Google's Wi-Fi connected school buses fill education gap for rural US students

Google's Rolling Study Hall program, which provides Chromebooks and free W-Fi to low-income students with long bus rides, is expanding to 11 new states.

Can Apple cut into Google's education tech lead?
Building a slide deck, pitch, or presentation? Here are the big takeaways:
  • Google's Rolling Study Hall program launched in 2016, providing Chromebooks and Wi-Fi to thousands of students in North Carolina.
  • It is now expanding to 16 school districts across the country after gains in reading proficiency and digital literacy.

Google is planning to expand its school bus Wi-Fi program to 11 more states after rave reviews from students, teachers and school administrators, the firm announced in a post on its Google for Education website.

The program was initially rolled out in Caldwell County, North Carolina in 2016 after a years-long relationship between the area and Google due to the data centers built there by the massive tech company, as reported by our sister site ZDNet.

Rolling Study Hall was then expanded to Berkeley County, South Carolina last year, with nearly 2,000 rural students benefiting from 1,700 Chromebooks that were donated by Google and the free Wi-Fi that was added to 28 school buses. According to CBS, Google also had a previous relationship with the county, creating hundreds of local jobs and investing more than $1 billion in the area since 2007 through its data centers.

The school bus initiative focuses on maximizing the long travel times that students in rural areas are forced to sit through by giving them an opportunity to do homework and additional computer exercises, the post said.

SEE: Mobile device computing policy (Tech Pro Research)

"A Rolling Study Hall is like an extended classroom. It addresses the needs of students that don't have wifi or internet access in their home," Lilyn Hester, Google's Head of Southeast Public Affairs, told a local news station last year.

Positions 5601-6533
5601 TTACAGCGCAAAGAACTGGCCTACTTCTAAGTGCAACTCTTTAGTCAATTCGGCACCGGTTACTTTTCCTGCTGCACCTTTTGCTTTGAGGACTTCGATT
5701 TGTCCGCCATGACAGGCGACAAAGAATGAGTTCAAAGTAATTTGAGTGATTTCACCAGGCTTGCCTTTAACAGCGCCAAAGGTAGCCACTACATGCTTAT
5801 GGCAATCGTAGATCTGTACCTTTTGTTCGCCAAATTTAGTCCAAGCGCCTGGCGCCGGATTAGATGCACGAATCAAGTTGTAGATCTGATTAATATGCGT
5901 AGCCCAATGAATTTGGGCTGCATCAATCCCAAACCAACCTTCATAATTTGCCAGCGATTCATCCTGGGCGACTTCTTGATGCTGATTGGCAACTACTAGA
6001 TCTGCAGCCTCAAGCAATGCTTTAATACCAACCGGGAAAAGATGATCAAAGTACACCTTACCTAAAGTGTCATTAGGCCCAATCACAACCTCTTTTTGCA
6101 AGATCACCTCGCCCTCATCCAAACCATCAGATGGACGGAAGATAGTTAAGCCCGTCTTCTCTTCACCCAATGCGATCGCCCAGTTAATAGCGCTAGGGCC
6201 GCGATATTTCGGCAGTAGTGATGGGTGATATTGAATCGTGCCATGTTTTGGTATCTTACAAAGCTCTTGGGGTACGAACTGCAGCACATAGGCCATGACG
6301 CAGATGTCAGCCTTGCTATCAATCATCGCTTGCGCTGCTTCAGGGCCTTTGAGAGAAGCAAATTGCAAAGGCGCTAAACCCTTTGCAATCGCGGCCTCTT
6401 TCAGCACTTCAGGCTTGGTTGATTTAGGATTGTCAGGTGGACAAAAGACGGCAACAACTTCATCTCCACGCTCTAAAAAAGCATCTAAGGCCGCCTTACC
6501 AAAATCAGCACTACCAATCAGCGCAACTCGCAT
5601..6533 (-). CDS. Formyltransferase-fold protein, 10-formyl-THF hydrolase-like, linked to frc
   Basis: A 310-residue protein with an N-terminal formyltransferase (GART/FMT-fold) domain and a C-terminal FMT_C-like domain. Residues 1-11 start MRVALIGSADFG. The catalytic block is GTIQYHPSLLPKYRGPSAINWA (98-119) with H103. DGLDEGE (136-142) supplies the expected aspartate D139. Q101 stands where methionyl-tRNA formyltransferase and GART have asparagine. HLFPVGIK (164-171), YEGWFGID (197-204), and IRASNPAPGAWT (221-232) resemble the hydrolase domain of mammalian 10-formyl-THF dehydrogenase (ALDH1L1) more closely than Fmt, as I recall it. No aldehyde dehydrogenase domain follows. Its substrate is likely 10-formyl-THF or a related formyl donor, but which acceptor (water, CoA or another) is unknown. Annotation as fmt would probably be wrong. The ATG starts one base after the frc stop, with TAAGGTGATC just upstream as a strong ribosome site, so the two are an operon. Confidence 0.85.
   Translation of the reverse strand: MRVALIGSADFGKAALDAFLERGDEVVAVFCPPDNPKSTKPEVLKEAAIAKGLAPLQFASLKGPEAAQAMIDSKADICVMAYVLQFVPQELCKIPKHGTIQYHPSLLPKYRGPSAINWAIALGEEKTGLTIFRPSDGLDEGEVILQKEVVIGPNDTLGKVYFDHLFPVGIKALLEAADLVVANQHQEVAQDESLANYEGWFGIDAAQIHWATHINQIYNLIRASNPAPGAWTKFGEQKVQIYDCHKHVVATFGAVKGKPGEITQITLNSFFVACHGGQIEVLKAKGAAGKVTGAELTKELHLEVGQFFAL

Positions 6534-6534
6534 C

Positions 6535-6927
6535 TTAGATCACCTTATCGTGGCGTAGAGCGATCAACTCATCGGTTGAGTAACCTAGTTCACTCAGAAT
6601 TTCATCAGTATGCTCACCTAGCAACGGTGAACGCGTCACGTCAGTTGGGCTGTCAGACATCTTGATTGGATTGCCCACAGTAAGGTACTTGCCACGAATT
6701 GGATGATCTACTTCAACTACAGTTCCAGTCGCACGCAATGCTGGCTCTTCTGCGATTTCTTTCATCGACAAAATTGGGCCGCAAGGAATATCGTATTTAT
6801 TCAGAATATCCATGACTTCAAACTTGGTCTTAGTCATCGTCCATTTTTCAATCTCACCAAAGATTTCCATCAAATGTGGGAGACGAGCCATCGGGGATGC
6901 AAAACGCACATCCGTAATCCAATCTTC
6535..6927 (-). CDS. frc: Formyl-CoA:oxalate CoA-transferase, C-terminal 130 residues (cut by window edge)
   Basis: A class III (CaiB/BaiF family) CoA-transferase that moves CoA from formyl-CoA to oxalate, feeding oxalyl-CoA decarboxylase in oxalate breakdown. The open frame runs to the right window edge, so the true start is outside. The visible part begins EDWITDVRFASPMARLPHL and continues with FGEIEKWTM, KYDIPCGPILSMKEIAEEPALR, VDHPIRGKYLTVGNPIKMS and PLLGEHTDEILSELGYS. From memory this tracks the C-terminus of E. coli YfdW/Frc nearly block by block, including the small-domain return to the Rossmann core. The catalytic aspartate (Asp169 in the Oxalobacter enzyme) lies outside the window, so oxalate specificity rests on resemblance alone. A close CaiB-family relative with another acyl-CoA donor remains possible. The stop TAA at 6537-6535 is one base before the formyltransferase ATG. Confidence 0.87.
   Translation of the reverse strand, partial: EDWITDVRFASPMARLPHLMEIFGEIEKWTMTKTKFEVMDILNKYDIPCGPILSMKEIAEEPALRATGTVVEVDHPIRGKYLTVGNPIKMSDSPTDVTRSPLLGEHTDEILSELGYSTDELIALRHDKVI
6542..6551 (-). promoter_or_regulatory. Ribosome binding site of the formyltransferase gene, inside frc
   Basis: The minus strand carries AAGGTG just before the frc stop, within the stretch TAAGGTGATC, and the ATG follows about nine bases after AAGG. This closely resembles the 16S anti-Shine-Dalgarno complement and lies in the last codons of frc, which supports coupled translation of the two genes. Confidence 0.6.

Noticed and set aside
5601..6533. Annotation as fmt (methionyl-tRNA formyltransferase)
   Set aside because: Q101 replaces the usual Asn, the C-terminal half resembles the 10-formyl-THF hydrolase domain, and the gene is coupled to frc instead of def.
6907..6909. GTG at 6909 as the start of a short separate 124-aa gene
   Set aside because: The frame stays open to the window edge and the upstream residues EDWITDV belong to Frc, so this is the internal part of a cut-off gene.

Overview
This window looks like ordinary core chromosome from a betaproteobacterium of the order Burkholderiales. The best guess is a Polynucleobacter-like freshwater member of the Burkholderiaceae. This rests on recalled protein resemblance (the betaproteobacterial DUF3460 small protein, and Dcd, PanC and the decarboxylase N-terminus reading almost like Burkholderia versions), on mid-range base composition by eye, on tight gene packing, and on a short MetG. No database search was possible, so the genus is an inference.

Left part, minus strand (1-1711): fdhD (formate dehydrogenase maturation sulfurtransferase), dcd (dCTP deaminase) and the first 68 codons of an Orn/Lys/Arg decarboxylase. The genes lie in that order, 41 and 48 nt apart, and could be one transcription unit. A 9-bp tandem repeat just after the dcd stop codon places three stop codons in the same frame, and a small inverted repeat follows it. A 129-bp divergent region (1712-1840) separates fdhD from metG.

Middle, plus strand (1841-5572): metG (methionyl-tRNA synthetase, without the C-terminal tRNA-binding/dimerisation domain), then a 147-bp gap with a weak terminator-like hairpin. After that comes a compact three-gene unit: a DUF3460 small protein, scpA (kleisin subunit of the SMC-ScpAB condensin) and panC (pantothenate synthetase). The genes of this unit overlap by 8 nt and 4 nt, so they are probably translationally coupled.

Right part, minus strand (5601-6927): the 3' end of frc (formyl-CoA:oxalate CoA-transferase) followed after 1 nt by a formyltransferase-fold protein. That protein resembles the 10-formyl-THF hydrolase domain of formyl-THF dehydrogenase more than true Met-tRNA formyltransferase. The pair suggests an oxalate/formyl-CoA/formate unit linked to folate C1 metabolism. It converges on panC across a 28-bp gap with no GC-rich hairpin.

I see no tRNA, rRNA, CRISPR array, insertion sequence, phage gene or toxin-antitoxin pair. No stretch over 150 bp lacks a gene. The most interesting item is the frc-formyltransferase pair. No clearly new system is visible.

Google said on the site that, through their research, they found teachers are assigning more homework that requires the internet, but millions of low-income students in rural areas do not have access to internet at home and waste hours on lengthy bus rides to and from school.

"While teachers increasingly assign schoolwork that requires access to the internet, millions of students lack connectivity at home," they wrote on the website for the program. "This 'Homework Gap' disproportionately impacts low-income students, especially in more remote or rural areas, where they face additional burdens like long bus commutes."

According to the post, both North Carolina and South Carolina saw significant increases in math and reading proficiency as well as digital literacy, prompting Google to expand the program to 70 buses in 16 rural school districts in Alabama, Colorado, Georgia, Kansas, Minnesota, New Mexico, Oregon, Pennsylvania, Tennessee, Texas, and Virginia, as well as new districts in South Carolina.

"Not everything can be covered during the school day and all students can benefit from additional help outside the classroom," South Carolina State Superintendent Molly Spearman said in a press release last year after the project started. "Google's Rolling Study Hall initiative is an innovative approach that allows bus riders to have connectivity and support to complete their assignments."

Google also plans to maximize the Wi-Fi-equipped school buses when they aren't on the road, placing them in key areas where local residents can access the internet from them.

The Chromebooks donated to the schools are restricted so that students can only access educational programs and certain homework websites, the post said. Each program will be tailored to the specific needs of the state, and Google will not have access to any information on the laptops.

Google is also retrofitting the school buses with cameras so that educators can monitor student progress and the company has also been hiring tech tutors to ride with students in case of any questions, according to Caldwell Country schools.

"For some kids in our community and communities across the country, the digital highway and all the knowledge and opportunity it holds comes to an abrupt end when the school bell rings," Caldwell County Google Site hardware operations manager Enoch Moeller said in a press release from the local elementary school. "Google is proud to be part of a safe, well-supervised program that extends these students' wifi access to the world."

Google and Apple are battling for classroom supremacy in school districts across the country. In addition to providing free Chromebooks and Wi-Fi to thousands of students through the Rolling Study Hall project, the tech giant also offers its "G-Suite for Education" online programs. Just last week, Apple announced that it was releasing low-cost iPads directly tailored for schools.

Susan Molinari, Google's vice president for the Americas, told USA Today that the tech giant is happy to see students benefit from the program and increase their access to the internet.

"The test scores go up and the kids come to school ready to learn," Molinari said. "And an inquisitive, confident student is good for the United States."

Also see

Image: iStockphoto/JerryB7